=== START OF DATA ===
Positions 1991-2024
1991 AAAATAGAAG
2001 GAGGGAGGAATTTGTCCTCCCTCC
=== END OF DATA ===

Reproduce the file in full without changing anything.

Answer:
Positions 1991-2024
1991 AAAATAGAAG
2001 GAGGGAGGAATTTGTCCTCCCTCC